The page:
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J Paediatr Child Health. 2018 Sep;54(9):962-967. doi: 10.1111/jpc.13929. Epub 2018 Apr 16.

Food advertising on Australian television: Frequency, duration and monthly pattern of advertising from a commercial network (four channels) for the entire 2016.

Author information

1
School of Public Health and the Robinson Research Institute, University of Adelaide, Adelaide, South Australia, Australia.
2
School of Electrical and Electronic Engineering, University of Adelaide, Adelaide, South Australia, Australia.
3
School of Social and Community Medicine, University of Bristol, Bristol, United Kingdom.

Abstract

AIM:

To estimate the frequency, duration and monthly pattern of discretionary food advertising on Australian free-to-air television.

METHODS:

We logged 30 000 h of television collected in Adelaide during 2016 from one network that has four channels. The Australian Guide to Healthy Eating was used to identify discretionary foods. Data were examined according to all times, to children's peak viewing times (PVTs) and to when C-(children's) rated programmes may be broadcast.

RESULTS:

Of the >800 000 advertisements logged during 2016, 11% were for foods (n = 97 837). The most frequently advertised products were: snack foods (e.g. crisps), crumbed/battered meats, fast foods/take away meals and sweetened beverages. The frequency and duration of discretionary food advertising was 1.7 times/h and 0.5 min/h respectively at all times. During children's PVTs, the frequency and duration of discretionary food advertising was 2.3 times/h and 0.7 min/h, respectively. When C-rated programmes can be broadcast, the frequency and duration of discretionary food advertising was 1.8 times/h and 0.6 min/h, respectively. Across the year, discretionary foods ranged between 41% (August) and 71% (January) of all food advertising.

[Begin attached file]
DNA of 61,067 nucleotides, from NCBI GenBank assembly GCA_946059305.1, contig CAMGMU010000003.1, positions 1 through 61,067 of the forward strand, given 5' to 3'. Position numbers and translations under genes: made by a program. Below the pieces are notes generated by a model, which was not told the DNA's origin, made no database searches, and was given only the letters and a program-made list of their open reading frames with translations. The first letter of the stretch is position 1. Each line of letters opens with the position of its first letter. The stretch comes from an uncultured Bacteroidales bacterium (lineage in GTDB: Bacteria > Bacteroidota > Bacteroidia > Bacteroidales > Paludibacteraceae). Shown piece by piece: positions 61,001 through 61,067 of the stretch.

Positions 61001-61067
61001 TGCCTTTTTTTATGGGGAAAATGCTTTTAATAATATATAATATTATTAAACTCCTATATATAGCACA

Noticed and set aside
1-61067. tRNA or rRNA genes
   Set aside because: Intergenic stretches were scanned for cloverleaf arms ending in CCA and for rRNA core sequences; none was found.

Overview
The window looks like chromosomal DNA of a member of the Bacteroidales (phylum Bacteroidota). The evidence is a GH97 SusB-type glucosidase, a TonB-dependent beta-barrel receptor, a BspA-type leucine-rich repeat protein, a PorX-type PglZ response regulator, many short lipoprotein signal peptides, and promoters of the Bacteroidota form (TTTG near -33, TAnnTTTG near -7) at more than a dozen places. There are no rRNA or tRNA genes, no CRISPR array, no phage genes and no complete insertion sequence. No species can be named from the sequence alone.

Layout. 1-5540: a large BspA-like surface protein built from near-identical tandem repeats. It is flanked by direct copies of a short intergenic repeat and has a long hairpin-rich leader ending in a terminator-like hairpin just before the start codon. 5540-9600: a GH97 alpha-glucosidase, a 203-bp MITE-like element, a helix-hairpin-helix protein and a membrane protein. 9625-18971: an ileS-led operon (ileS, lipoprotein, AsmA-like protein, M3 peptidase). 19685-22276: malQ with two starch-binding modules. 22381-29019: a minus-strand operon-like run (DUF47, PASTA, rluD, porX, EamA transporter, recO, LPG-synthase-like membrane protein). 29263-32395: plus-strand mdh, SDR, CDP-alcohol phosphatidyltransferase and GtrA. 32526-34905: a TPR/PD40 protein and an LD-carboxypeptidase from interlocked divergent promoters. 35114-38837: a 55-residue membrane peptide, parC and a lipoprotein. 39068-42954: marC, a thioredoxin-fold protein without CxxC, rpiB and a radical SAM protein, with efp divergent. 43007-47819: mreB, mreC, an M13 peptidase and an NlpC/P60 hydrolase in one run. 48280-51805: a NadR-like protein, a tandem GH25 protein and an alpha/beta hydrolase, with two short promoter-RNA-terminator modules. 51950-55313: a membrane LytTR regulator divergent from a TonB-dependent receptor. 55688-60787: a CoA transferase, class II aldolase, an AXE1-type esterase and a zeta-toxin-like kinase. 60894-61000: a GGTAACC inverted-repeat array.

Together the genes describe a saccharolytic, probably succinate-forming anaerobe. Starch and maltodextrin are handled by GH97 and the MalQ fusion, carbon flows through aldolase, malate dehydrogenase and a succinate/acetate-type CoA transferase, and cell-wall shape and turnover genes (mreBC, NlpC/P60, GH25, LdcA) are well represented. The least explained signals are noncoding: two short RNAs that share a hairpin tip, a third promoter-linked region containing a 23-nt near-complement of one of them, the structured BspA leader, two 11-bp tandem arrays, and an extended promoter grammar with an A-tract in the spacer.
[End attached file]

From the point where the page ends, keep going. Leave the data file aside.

CONCLUSIONS:

Discretionary foods dominate food advertising. On average, discretionary food advertising was higher during PVTs for children and during the summer school holidays (January).

KEYWORDS:

advertising; child; food and beverage; television

PMID:
29660198
DOI:
10.1111/jpc.13929

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